In the first stage flip-flop 1, the gates of the MOS transistors 34 and 35 receive the feedback signals FBB and ZFBB, respectively. Accordingly, in transfer operation of the latch circuit LT1, a lager amount of current flows through the MOS transistor 35. In the case in which the reference voltage Vr is used, the amplitude upon determining an H- or an L-level is (VH−Vr) or |VL−Vr|, where VH and VL represent voltages of the H level and the L level of the feedback signal FBB, respectively. On the other hand, in the case in which the differential feedback signals FBB and ZFBB are used, the amplitude upon determining an H- or an L-level is constantly (VH−VL). When the voltage level of the reference voltage Vr is (VH−VL)/2, and the differential feedback signals are used, it is possible to obtain equivalently a signal having a doubled amplitude of a single end signal. Even if the single end signal is a signal of a small amplitude, the H/L level can be correctly determined.

When the input signal IN is at an H level and the feedback signals FBA and ZFBA are at L and H levels, respectively, a larger amount of current flows through the MOS transistor 32 than that through the MOS transistor 33. This MOS transistor 32 functions as an current source transistor for the MOS transistors 34 and 35, so that the signal QB of the node NF is kept at an L level.

When the input signal IN falls down to an L level, the MOS transistor 14 turns on in response to the transition of the input signal IN to the L level. The latch circuit LT2 takes in the internal signal QB and latches it. Accordingly, the output signal OUT attains an H level in accordance with the signal QB of the L level. The output signal OUT of the latch circuit LT2 is transferred to the flip-flop 2 in accordance with the input signal IN. Consequently, the feedback signal FBA attains an H level and the complementary ZFBA attains an L level after one cycle of the input signal IN from the transition of the output signal OUT into an H level.

When the feedback signal FBA is at the H level, a larger amount of current flows through the MOS transistor 33 than that through the MOS transistor 32 so that the node NE is driven to an L level. Since substantially no current flows through the MOS transistor 32, the node NF is drive to an H level, so that the internal signal QB changes into an H level in response to the transition of the input signal IN into an H level.

The change of the internal signal QB is transferred through the latch circuit LT2 in accordance with the input signals IN and ZIN, so that the output signal OUT attains an L level in response to the change of the input signal IN into the H level. Thereafter, a signal delayed by one cycle of the input signal IN relative to this output signal is generated from the flip-flop 2 and is then fed back to the flip-flop 1. Therefore, the output signal OUT has a period, 4·T, which is four times the period T of the input signal IN. That is, a frequency divider having a division ratio of 1/4 can be implemented by the flip-flops 1 and 2.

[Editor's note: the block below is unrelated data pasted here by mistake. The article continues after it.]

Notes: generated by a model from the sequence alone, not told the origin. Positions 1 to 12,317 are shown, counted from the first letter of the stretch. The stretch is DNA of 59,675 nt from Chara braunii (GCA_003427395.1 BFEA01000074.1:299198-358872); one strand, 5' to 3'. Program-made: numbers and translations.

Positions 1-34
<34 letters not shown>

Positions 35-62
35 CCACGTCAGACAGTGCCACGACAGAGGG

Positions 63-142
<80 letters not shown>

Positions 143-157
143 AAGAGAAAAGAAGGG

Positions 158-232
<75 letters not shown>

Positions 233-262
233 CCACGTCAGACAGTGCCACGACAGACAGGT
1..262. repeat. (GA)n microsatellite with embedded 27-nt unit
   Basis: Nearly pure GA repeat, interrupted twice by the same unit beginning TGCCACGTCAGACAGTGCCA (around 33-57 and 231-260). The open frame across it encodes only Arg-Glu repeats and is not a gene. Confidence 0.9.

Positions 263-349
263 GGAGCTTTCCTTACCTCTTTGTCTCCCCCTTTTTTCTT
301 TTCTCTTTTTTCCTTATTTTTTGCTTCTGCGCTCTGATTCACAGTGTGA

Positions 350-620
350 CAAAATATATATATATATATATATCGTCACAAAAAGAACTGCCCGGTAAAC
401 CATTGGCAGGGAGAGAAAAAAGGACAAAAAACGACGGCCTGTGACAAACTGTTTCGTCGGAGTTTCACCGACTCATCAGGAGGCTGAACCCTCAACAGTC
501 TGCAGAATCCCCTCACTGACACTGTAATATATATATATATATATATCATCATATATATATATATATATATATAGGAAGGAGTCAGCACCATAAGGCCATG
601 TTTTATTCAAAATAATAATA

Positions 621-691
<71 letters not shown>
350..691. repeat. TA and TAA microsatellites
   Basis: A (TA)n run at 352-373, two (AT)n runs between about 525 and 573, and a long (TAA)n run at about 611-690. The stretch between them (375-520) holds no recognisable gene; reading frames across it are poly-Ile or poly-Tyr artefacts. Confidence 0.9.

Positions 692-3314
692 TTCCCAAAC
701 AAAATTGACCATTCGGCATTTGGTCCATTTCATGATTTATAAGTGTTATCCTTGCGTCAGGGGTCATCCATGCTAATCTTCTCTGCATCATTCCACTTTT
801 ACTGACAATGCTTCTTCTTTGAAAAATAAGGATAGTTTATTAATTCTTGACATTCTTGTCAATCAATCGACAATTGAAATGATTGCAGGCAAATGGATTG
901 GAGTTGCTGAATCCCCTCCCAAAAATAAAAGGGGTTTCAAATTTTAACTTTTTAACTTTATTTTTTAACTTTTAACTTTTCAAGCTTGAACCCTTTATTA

In other words, by setting the feedback signal FBB and the complementary feedback signal ZFBB to L and H levels, respectively, in accordance with the division ratio switching signal SEL, the node NE or NF is selectively discharged by the MOS transistor 32 or 33 in accordance with logic levels of the feedback signals FBA and ZFAB. Thus, a frequency divider having a division ratio of 1/4 can be achieved since the voltage levels of the internal nodes NE and NF are determined by the feedback signals FBA and ZFBA and the feedback signals FBB and ZFBB exerts no effect on the logic level of the transfer signal QB of the flip-flop 1.

In the flip-flop 3, the division ratio setting MOS transistors 25 and 26 have the same size as the MOS transistors 28-31 constituting the differential stages. The resistance elements 36 and 37 are provided. When current flows through the resistance elements 36 and 37, the gate to source voltage Vgs of the MOS transistors 25 and 26 is higher than the gate to source voltage of the MOS transistor receiving, at a gate, an H level signal, among the MOS transistors 28-31, by a voltage drop across the resistance elements 36 and 37. Accordingly, the largest amount of current flows constantly through the MOS transistor 25 or 26 to discharge the node NA. The total amount of the discharged current from the node NA and the discharged current from the node NB is determined by the current transistor 4 c. Thus, the voltage level of the node NA is constantly lower than that of the node NB. In other words, the feedback signal FBB from the node NA and the complementary signal ZFBB from the node NB are constantly at L and H levels, respectively. Therefore, even when the resistance values of the resistance elements 11 e and 11 f are small and the driving current amount of the current source transistor 4 c is small, a voltage difference between the differential feedback signals FBB and ZFBB can be made sufficiently large. As a result, feedback signals can be correctly generated without any influence due to noises, to be transferred to the first stage flip-flop 1. Thus, it is possible to achieve a frequency divider that operates stably with a low power consumption and has a higher noise immunity.